There is one other topic, in relation to which I now venture to trouble you.

This state, along its whole extent from Ohio, in Lake Erie, almost to the Fond du Lac, in Lake Superior, borders upon the national boundary. This boundary line, through these inland seas and narrow straits, is perhaps in no part of it, susceptible of actual and permanent demarkation; while the increased population along both sides of the border, and the greatly increased commerce of the lakes, render it more and more desirable, that if it were practicable, the limit of our territorial jurisdiction were familiarly known.

The fisheries of Lake Superior, are now rising into great importance, and are also greatly increased along the straits of Detroit and St. Clair; insomuch that it is a matter of great surprise that our citizens and the subjects of the British province opposite, have not already been brought into frequent and dangerous contact. Cases have occurred, very embarrassing to our judicial courts, while we were yet in a territorial government, in which the question of the actual location of the national boundary, constituted the point of contest. They were cases where, upon islands, the authority of process issuing from our courts, was forcibly resisted. And there certainly exists very great danger, that cases of this character may again and frequently recur. It is in the hope that, to a considerable extent at least, this danger may be provided against, and perhaps in some sort obviated, that I do myself the honor to address you.

It is understood that but little difficulty was experienced on the part of the commissioners appointed by the American and the British governments, in adjusting the international boundary along this frontier; and that although the report of those commissioners, so far as it relates to this frontier, may not, perhaps, be considered as definitively confirmed until the line for its whole extent may be agreed upon by the two nations,

yet it is supposed that their report, officially authenticated, as regards this frontier, may be deemed to furnish at least, ad interim, the best evidence of the identification of that line which is contemplated by treaty. It is further understood that the official report of the commissioners, to the American government, was accompanied by charts accurately taken, and sufficiently exhibiting the location of the line, so far as agreed upon previously, of which charts, many lithographic copies were taken.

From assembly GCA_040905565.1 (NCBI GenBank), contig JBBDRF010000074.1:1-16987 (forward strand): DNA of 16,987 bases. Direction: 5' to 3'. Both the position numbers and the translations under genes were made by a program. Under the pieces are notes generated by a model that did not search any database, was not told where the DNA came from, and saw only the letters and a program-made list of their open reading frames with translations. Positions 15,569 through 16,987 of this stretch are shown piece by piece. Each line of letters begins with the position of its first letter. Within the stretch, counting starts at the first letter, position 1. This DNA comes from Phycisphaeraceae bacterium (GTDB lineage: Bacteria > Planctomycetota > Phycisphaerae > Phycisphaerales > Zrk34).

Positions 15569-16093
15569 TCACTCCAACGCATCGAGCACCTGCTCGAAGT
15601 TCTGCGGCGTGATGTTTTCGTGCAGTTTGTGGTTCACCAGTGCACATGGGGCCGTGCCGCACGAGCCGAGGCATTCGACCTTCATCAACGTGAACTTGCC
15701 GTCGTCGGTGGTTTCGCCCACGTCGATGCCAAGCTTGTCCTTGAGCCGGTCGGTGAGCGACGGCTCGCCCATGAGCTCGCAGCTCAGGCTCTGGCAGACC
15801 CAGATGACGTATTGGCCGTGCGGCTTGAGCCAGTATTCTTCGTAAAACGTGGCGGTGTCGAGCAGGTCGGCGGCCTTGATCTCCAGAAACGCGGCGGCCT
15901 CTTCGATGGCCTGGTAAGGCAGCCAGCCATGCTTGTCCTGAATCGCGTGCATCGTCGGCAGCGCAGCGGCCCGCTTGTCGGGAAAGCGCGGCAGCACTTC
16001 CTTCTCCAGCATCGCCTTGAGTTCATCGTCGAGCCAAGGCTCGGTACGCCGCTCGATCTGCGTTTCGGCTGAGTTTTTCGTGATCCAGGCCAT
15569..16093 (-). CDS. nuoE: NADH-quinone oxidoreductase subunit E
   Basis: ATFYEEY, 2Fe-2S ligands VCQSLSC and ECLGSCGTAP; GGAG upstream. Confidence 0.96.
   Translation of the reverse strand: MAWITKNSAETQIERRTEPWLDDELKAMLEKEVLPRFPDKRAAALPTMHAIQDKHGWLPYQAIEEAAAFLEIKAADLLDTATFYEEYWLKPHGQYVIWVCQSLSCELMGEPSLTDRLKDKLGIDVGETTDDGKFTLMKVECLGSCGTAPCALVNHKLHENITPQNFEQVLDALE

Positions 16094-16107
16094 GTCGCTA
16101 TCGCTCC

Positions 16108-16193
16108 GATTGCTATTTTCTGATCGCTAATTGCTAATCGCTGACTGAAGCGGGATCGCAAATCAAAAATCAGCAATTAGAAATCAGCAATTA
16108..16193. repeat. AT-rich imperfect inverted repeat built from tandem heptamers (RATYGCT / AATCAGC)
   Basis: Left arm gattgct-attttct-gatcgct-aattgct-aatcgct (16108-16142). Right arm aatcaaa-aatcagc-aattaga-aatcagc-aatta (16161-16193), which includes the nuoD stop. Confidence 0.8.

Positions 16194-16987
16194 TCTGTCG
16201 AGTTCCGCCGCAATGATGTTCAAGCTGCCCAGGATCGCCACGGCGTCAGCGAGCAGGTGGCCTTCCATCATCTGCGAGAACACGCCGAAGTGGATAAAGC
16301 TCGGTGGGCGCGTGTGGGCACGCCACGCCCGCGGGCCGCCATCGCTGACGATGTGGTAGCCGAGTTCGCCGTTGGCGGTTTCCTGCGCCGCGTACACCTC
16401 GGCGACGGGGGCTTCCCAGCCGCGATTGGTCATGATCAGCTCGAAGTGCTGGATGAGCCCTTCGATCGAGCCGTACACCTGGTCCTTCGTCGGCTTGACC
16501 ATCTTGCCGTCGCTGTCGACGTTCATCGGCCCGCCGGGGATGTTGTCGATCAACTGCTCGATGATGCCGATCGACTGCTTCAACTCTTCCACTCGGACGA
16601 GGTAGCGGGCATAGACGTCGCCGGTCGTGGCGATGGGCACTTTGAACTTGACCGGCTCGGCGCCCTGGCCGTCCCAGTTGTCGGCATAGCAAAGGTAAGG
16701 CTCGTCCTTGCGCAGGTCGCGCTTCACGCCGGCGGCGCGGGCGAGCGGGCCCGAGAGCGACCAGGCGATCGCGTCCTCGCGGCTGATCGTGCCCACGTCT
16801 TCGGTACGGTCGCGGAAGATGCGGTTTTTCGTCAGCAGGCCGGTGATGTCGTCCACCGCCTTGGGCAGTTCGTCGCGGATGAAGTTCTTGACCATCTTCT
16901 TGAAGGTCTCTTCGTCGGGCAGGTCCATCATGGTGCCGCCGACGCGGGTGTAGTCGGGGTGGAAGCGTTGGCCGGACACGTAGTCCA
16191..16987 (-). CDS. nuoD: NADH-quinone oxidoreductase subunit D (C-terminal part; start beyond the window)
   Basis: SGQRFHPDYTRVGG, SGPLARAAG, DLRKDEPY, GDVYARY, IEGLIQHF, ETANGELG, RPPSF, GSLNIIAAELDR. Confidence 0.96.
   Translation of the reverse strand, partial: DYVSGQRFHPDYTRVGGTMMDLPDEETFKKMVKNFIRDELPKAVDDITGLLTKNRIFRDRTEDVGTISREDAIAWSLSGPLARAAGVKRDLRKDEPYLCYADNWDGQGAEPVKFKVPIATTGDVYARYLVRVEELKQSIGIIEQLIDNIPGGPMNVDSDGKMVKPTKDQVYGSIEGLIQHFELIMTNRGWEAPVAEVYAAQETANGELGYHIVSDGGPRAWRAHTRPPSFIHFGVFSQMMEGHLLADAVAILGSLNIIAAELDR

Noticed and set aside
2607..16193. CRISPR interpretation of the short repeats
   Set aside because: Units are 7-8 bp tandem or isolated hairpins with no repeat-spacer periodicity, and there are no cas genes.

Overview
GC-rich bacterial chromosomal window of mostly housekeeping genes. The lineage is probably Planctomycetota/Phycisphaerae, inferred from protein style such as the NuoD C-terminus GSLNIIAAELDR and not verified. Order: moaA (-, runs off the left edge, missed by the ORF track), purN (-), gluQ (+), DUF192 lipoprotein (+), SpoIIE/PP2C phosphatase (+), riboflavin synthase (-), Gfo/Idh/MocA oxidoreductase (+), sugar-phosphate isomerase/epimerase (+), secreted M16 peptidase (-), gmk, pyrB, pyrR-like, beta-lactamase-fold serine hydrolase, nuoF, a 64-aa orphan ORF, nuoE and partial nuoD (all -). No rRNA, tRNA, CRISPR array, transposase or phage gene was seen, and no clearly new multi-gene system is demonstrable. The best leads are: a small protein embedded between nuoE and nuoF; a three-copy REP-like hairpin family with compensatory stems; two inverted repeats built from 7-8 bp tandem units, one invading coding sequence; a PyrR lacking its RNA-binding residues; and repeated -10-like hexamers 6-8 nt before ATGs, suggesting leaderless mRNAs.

Now, sir, with a view to anticipate such grounds of difficulty as I have alluded to, and to lessen, so far as practicable, the evils which may result, I would respectfully solicit you to cause to be transmitted to me, to be deposited in the office of the secretary of state of this state, such official information on this topic as the department of state may contain, likely to be useful with a view to the objects I have suggested, and especially one or more of the lithographic copies of the charts exhibiting the location of the national boundary along this frontier by the commissioners appointed, duly authenticated. It would be very desirable, indeed, if a sufficient number of the maps alluded to, to supply the border counties, (of which there are five,) each with one, to be deposited among the records of the highest court of law in each of those counties, were transmitted; but that in any event, the office of the secretary of state, of this state, be furnished with one of them.

Hoping that these requests may be favorably received, and be deemed worthy of your early consideration,

I have the honor to remain, sir,
With great respect,
Your obedient servant,

WILLIAM WOODBRIDGE.

}

(Copy.)

DEPARTMENT OF STATE,

Washington, November 23, 1840. His excellency William WOODBRIDGE, Detroit, Michigan:

SIR-I have the honor to acknowledge your three communications of the 3d inst. The distribution of the acts of congress being regulated by law, and the state of Michigan having received all the copies to which she is legally entitled, there is no authority by which the department can furnish an additional number. The act for taking the sixth census, makes it the duty of the marshals to file one copy of the several returns, and also an attested copy of the aggregate amount, with the clerks of their respective district, or superior courts, which returns and aggregate statement are, by the amendatory act, to be preserved by the clerks, and to remain in their offices. As Vol. I.